India’s economy contracted by an annualised 23.9 per cent in the quarter ending in June, when Prime Minister Narendra Modi imposed a draconian coronavirus lockdown.
The gross domestic product contraction was far deeper than most analysts’ forecasts and highlighted the severity of India’s initial strategy to contain the Covid-19 pandemic, which involved forcing businesses to shut down overnight and led to an estimated 140m job losses.
The Indian government’s fiscal response to the crisis was also criticised as failing to hand out enough money to those whose incomes collapsed because of the government restrictions.
“This confirms what we have been saying for a long time — India’s lockdown was the harshest and inflicted a huge economic cost,” says Priyanka Kishore, head of India and South East Asia Economics at Oxford Economics. “This GDP data confirms the extent of the cost.”
Naushad Forbes, chairman of engineering company Forbes Marshall, called the GDP data “the worst performance in our history.”
While lockdown hit the economy, it failed to stop the spread of the pathogen among the 1.4bn Indians. The country is detecting more new coronavirus cases than any other — with about 79,500 infections confirmed in the past 24 hours.
At the current pace, India is expected to soon surpass Brazil in terms of cumulative Covid-19 cases, second only to the US. The official death toll stands at 65,000 and includes Pranab Mukherjee, the 84-year-old former president and former finance minister, who died on Monday evening. As a comparison, the pandemic has claimed more than 183,000 lives in the US and more than 120,000 in Brazil.
The Indian economy was faltering before the pandemic, with GDP decelerating for four consecutive years. GDP expanded a mere 3.1 per cent in the first quarter of 2020, on an annualised basis.
But India’s coronavirus lockdown, imposed on March 24, has been devastating. In the April to June quarter, private consumption contracted 27 per cent year on year, and investment declined 47.5 per cent.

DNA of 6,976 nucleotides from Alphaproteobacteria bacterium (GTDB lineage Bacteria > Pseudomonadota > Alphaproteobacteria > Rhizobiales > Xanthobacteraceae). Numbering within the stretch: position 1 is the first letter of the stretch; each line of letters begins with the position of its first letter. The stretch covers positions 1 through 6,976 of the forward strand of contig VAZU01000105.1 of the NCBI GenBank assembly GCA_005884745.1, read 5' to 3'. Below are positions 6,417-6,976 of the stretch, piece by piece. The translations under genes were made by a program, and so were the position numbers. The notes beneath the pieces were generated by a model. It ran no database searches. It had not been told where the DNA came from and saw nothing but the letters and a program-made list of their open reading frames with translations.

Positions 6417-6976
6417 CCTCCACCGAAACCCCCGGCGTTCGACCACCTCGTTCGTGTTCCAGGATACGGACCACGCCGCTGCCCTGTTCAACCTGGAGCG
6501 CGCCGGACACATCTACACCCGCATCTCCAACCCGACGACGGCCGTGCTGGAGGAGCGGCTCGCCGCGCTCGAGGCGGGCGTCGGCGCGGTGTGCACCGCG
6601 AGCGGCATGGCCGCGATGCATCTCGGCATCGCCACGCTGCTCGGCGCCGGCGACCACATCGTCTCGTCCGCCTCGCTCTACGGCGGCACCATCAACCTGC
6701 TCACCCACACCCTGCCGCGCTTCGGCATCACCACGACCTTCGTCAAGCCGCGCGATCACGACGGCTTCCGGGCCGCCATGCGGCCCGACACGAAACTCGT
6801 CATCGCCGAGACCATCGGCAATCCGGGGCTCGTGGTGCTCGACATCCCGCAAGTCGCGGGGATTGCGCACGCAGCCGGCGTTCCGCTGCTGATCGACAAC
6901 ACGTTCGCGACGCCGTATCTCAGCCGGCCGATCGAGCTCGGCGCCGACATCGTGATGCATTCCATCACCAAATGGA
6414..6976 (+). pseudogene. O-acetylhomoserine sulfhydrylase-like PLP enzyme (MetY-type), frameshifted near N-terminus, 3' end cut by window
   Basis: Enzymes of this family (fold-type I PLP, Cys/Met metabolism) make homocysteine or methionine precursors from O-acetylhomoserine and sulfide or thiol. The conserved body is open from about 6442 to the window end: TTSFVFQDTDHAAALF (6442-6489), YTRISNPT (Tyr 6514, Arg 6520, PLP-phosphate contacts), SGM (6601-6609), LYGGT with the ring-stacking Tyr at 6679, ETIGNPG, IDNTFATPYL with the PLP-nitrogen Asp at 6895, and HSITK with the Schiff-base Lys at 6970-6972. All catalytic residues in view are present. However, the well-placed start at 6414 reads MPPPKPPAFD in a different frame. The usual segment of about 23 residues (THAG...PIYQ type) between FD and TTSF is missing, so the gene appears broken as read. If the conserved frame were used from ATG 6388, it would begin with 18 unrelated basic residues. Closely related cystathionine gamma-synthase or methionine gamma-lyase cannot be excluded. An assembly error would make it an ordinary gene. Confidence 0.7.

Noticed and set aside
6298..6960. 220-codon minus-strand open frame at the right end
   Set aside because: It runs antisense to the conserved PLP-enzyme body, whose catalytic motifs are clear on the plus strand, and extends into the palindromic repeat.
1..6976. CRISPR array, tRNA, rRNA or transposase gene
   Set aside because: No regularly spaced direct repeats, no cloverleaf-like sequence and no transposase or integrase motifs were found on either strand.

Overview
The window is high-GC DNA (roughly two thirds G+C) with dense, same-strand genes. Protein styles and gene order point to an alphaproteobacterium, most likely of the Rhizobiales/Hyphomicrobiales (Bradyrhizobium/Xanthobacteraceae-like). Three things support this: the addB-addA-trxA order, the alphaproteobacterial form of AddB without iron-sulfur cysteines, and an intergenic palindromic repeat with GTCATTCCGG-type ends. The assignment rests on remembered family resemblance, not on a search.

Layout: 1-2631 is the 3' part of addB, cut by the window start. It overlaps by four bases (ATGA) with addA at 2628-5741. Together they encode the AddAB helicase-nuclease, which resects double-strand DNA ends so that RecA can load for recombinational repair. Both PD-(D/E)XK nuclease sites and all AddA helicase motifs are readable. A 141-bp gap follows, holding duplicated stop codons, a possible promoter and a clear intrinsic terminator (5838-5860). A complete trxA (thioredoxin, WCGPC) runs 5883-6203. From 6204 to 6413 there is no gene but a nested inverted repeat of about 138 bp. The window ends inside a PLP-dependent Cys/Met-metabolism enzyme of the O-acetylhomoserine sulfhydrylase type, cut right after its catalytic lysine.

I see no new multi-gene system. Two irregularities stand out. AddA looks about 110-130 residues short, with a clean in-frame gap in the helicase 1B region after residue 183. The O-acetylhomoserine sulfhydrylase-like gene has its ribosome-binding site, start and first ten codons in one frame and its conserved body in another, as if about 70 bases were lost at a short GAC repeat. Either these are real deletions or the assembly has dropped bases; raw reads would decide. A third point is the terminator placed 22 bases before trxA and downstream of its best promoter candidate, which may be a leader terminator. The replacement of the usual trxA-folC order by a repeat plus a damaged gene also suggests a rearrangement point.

Construction output tumbled by 50 per cent and manufacturing output contracted by 40 per cent. Agriculture was a rare bright spot, growing by a 3.4 per cent partly because lockdown farmers were permitted to resume their work more quickly.
As lockdown eased in late May, economic activity showed an initially sharp pick-up, driven by pent up demand after weeks when Indians could not buy anything other than food, medicine, cleaning supplies and personal care products.
But investment bank Nomura said in a recent note that the pace of normalisation was faltering. It estimated that aggregate demand in July was just 67 per cent of pre-pandemic levels. In August, economic activity was disrupted by the imposition of localised state-level lockdowns, which New Delhi has now prohibited.
K.V. Subramanian, the government’s chief economic adviser, said there were signs of a rebound. “The worst is over and the V-shaped recovery can continue,” he told local television, though he conceded that an improvement in discretionary consumption would depend on the spread of Covid-19.
India’s downturn is putting pressure on government finances, as revenues fall short of projections and Indian states struggle to pay their bills. However, many economists believe New Delhi — which has been criticised for its meagre fiscal response to the crisis — must do more to support the economy, particularly support demand.
“If you do want to climb out of this very, very deep hole much more policy support is required,” said Ms Kishore. “The ball is pretty much in the central government’s court they need to show their willingness to support the Indian economy . . . They should definitely be spending more.”